It is just so typical of this government that at the moment they are having to restrict individual freedom partly because of the failures with their own testing system, they announce a grandiose scheme to test everyone everyday, or something like that. At a cost of £100 billion, which is the same order of magnitude as the annual NHS budget. From the people who gave us a testing system that cannot get enough tests today, do we think that this £100 billion will be spent wisely? Even if it works, will it be value for money, will it detract from getting the current testing regime right, and will it be quickly superseded by a vaccine. Johnson’s record on these things (Garden Bridge anyone?) is not good, but like all autocrats he loves grand projects, and there is nothing we can do to stop him wasting yet more public money.

Breaking the law

The decision to break the Withdrawal Agreement (WA), an international treaty, is quite shocking but it shouldn’t come as a surprise. As I noted at the time, Johnson only got the ERG to agree to his deal because his partners in crime told them it could all be changed later. Either the ERG was being duped, or they were being told the truth, and with Cummings and Gove running the show it was always likely they were being told the truth. Of course it makes a nonsense of everything Johnson said during the election about his deal, but this is the Vote Leave team that lied through their teeth to get the result they wanted in 2016, so why not do it again in a General Election? If his track record counted for anything, the media would ignore every word he says. (Oh, and ministers are almost certainly breaking the ministerial code,but don’t expect that to worry them.)

What we don’t know is whether this is a piece of theatre to detract from pandemic failings and taunt Starmer at PMQs with being a Remainer, or their idea of a negotiation tactic, or the start of a futile and costly trade war. I think we can discount the first possibility. Although this government is in continuous campaign mode, this explanation seems unlikely because, as Chris Grey observes, this move has been in the planning for months, and as I suggest above was thought up before the last election.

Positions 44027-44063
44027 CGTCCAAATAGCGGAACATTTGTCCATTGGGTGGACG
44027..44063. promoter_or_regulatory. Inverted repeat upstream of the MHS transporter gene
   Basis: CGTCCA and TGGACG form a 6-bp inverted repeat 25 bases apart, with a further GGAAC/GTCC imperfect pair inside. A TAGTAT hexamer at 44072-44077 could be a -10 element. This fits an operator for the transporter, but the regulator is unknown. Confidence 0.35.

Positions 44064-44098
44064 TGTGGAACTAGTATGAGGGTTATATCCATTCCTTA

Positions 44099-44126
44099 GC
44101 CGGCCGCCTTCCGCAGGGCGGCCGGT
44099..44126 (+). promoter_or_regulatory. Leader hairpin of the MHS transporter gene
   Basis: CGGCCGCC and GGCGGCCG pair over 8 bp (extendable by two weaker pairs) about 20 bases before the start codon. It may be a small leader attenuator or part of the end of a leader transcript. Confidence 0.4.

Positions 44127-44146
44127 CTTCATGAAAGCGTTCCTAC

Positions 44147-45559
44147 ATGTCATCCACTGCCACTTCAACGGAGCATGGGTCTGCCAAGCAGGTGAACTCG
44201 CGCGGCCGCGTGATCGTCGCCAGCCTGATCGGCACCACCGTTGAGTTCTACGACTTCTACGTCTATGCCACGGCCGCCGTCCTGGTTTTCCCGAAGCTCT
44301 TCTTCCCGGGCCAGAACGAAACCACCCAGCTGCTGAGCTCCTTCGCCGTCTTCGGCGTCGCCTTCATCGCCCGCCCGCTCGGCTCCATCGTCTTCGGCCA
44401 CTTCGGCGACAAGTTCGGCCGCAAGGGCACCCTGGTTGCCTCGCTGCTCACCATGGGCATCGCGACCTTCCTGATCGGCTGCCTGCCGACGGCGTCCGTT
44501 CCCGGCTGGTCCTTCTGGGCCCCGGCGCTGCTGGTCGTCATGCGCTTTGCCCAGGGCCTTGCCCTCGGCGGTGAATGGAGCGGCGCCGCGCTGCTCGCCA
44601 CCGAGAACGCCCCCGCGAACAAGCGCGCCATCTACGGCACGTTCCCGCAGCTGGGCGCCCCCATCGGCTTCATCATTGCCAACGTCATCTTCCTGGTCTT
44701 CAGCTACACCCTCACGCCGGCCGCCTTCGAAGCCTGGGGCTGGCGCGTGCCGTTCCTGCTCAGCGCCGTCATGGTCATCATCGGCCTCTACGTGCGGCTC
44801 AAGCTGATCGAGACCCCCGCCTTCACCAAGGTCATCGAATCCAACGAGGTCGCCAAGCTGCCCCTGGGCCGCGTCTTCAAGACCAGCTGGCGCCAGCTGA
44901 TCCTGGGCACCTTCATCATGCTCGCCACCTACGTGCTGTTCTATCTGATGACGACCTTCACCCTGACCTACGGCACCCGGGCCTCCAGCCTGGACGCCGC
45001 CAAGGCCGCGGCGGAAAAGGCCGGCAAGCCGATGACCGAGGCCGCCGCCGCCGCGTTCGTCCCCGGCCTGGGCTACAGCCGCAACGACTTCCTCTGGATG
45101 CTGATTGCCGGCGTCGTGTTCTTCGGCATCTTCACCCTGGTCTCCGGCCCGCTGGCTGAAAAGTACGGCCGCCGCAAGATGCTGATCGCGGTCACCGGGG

Putting down domestic legislation allowing the government to break the WA may be the government’s idea of putting pressure on the EU to get a better deal. In reality it will make the EU less likely to trust anything the UK says and determined to drive a hard bargain. Brexiters have never understood how you negotiate when you are the weaker partner. The damage to the UK from this negotiating tactic goes well beyond the EU negotiations, and includes what is left of our international reputation and a US trade deal.

The third and most worrying explanation is that Johnson has decided that no deal is his preferred option, and hoped this action would make the EU break off negotiations. The fact that they had every right to do so suggests he doesn’t fear no deal. The problem with blowing up the negotiations by revoking the WA is not just the short term disruption and the longer term hit to UK industry, although all that is bad enough. By breaking the WA the government is threatening to reopen the Irish border issue, and that could lead to a full blown trade war.

Everyone with any sense knows that there has to be customs checks between the UK and the EU. The Withdrawal Agreement puts those checks in the ports on the Irish Sea - between Northern Ireland and the rest of the UK. The only other place those checks can be is the border on the Irish mainland, and anyone who wants to retain peace in Northern Ireland wants to avoid that. (Gove, however, compared the Good Friday agreement that gave Northernn Ireland peace to appeasing the Nazi’s in the 30s, so he has no worries on this account.) But if the UK fails to impose the necessary checks on the Irish Sea, what is the EU going to do? They will not just give in and accept a border on the mainland.